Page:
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A Cure for The Drought: Rain Dance

By Feb. 12, 2014
he main challenge and the beauty of this art form is the act of balancing water pots on the performers’ head while he/she is dancing. he main challenge and the beauty of this art form is the act of balancing water pots on the performers’ head while he/she is dancing.

Tamilnadu is home to a rich tradition of arts. ‘Iyal, Isai, Nadagam’ (Dance, Music and Theatre) flourished in the ages of kings, especially during the ‘Sanga Kalam’ nurtured by the Pandya dynasty. One such admirable art form that originated in the villages of Tamilnadu is Karakattam. Karakattam is a celebrated art form of Tamilnadu that is performed in praise of the Tamil rain Goddess Mariamman (In Tamil, Mari – Rain, Amman – Goddess). The main challenge and the beauty of this art form is the act of balancing water pots on the performers’ head while he/she is dancing.

The art originated in the districts of Pudukkottai and Thanjavur and later became famous in Ramanathapuram, Madurai, Tirunelveli, Pattukottai and Salem in Tamilnadu.

In Karakattam, the intricate steps and arm movements during the dance, rate the skill of the performer. Earlier it was performed only with the accompaniment of the Naiyandi Melam (double headed hour glass shaped drum played with sticks) but now it also includes songs. Drums and long pipes are the musical instruments that add vigor to the dance when used as accompaniment. This energetic art form is performed individually or in pairs by both the genders.

Dancing on a rolling block of wood up and down a ladder and threading a needle while bending backwards are some of the important steps that are widely performed. Balancing the Karakam on their heads while standing on the rim of a plate containing water and ensuring that the water doesn’t spill is one of the toughest steps for the performer.

Today, the pots they balance on their heads have been transformed from mud pots to bronze or stainless steel ones. These pots are decorated in an attractive way and are topped with a moving paper parrot. The parrot rotates as the dancer swings and gives a very beautiful look. When men perform this dance, they balance pots containing uncooked rice surrounded by a tall conical bamboo frames decorated with colorful flowers.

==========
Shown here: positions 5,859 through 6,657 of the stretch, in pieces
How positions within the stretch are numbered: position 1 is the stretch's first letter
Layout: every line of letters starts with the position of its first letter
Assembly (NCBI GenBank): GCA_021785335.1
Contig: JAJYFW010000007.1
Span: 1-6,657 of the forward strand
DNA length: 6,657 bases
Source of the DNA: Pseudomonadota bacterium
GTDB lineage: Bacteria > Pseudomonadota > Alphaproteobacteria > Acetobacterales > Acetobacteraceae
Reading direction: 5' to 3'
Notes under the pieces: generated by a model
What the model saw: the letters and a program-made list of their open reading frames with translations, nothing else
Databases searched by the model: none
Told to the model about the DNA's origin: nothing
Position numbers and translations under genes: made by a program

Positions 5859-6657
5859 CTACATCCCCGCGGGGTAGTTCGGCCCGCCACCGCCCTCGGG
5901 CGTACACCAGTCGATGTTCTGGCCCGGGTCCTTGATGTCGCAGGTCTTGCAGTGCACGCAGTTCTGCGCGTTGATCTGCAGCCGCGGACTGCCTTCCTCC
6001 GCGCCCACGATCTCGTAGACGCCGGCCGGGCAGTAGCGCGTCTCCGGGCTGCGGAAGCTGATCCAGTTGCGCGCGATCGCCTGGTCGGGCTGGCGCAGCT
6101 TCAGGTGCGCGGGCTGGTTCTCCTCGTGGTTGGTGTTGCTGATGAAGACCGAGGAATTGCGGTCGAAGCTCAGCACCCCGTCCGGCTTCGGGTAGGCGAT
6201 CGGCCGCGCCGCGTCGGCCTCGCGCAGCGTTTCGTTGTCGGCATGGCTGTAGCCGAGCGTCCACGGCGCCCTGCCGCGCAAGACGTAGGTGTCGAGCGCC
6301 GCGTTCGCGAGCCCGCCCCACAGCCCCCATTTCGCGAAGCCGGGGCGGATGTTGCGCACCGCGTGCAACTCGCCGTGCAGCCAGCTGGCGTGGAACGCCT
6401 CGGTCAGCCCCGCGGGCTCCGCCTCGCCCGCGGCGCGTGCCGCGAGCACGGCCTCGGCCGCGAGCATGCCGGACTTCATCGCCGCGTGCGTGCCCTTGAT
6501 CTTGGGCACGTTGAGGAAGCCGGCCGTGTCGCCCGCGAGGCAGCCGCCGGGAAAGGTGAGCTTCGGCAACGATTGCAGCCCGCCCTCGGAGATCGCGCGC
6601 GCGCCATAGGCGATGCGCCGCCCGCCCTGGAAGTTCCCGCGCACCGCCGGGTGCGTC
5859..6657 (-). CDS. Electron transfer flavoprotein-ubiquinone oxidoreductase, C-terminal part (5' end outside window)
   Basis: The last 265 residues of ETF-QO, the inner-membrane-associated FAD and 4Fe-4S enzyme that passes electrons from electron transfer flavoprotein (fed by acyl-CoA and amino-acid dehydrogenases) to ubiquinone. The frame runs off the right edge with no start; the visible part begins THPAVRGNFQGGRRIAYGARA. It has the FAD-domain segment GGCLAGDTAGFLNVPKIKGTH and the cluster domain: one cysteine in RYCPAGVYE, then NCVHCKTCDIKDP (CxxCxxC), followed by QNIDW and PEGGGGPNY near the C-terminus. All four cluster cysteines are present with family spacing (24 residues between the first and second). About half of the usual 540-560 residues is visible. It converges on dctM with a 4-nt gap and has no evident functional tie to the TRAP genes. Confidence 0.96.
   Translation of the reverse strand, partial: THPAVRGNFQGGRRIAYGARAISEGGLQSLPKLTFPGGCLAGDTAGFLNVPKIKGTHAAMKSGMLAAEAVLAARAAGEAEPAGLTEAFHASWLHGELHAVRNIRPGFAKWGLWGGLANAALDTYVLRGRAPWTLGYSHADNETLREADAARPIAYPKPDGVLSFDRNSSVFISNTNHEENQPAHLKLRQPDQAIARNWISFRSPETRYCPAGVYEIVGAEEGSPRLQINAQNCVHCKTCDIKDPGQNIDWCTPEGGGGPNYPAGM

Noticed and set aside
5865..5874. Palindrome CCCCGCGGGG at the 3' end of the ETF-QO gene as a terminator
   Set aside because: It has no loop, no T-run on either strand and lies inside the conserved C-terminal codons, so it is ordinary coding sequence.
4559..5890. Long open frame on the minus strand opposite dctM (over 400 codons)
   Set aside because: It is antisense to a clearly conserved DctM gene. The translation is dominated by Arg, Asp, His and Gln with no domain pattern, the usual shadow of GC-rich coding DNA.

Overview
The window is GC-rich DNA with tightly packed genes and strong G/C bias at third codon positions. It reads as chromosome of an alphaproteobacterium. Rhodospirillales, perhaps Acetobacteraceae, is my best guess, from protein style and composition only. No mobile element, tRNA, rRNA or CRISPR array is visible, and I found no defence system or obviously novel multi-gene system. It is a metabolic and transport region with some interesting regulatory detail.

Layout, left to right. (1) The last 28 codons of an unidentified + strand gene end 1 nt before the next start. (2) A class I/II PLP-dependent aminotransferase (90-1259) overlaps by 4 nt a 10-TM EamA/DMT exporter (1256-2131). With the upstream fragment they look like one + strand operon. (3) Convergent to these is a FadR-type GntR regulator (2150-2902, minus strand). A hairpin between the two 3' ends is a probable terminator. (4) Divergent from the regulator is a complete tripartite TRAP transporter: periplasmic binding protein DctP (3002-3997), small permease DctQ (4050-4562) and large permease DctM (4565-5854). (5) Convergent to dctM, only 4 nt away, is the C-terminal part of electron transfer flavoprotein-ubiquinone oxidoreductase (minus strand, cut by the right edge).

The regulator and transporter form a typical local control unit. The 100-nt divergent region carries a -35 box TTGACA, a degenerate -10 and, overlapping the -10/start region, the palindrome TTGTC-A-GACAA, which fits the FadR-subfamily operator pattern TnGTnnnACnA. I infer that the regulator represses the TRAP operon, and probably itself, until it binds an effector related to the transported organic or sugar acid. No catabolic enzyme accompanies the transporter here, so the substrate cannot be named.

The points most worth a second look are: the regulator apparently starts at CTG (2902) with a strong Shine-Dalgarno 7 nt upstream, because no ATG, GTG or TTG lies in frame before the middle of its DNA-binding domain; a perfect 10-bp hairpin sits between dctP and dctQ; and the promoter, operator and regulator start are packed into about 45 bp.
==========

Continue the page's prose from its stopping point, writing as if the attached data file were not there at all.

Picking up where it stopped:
Karakattam can be classified into two types – Aata Karakattam and Shakthi Karakattam. Aata Karakattam is the dance performed with decorated mud pots balanced on the head and symbolizes joy and happiness. It is performed mainly for entertainment (In Tamil, Aatam – dancing with joy). Shakthi Karakattam is performed at temples and symbolizes the devotion of the people to Shakthi (Tamil Goddess – Amman).

Tamilnadu’s Tourism Department organizes Karakattam performances during the festival of Pongal every year in the districts of Pudukkottai and Thanjavur. Last year it attracted a lot of tourists from Germany and France. Annie, Shimone and Sarah were three German students who excitedly tried their hand on performing the art form by wearing saris (traditional attire of women in Tamilnadu) and imitating the movements of the professional Karakattam dancers.

Tamilnadu Government conducted the ‘Chennai Sangamam’ in capital metro city, Chennai, for the past 3 years with the aim of showcasing a collaboration of rare rural art forms in Tamilnadu and spreading their greatness. ‘Karakattam’ took a significant role in all the years and performers danced for over 10 songs.

A movie titled ‘Karakattakaran’ starring actors Ramarajan, Kanaka and Goundarmani was released in 1989 and it showed the greatness of Karakattam.

There are so many art forms in Tamilnadu that we need to know and encourage. Let us take this section as an opportunity to know more about them. Kudos to all the artists who keep these rare art forms alive and rocking in Tamilnadu!


contributed this article

Sonu is an avid blogger and is interested in the multi-hued political dynamics in Tamil Nadu.

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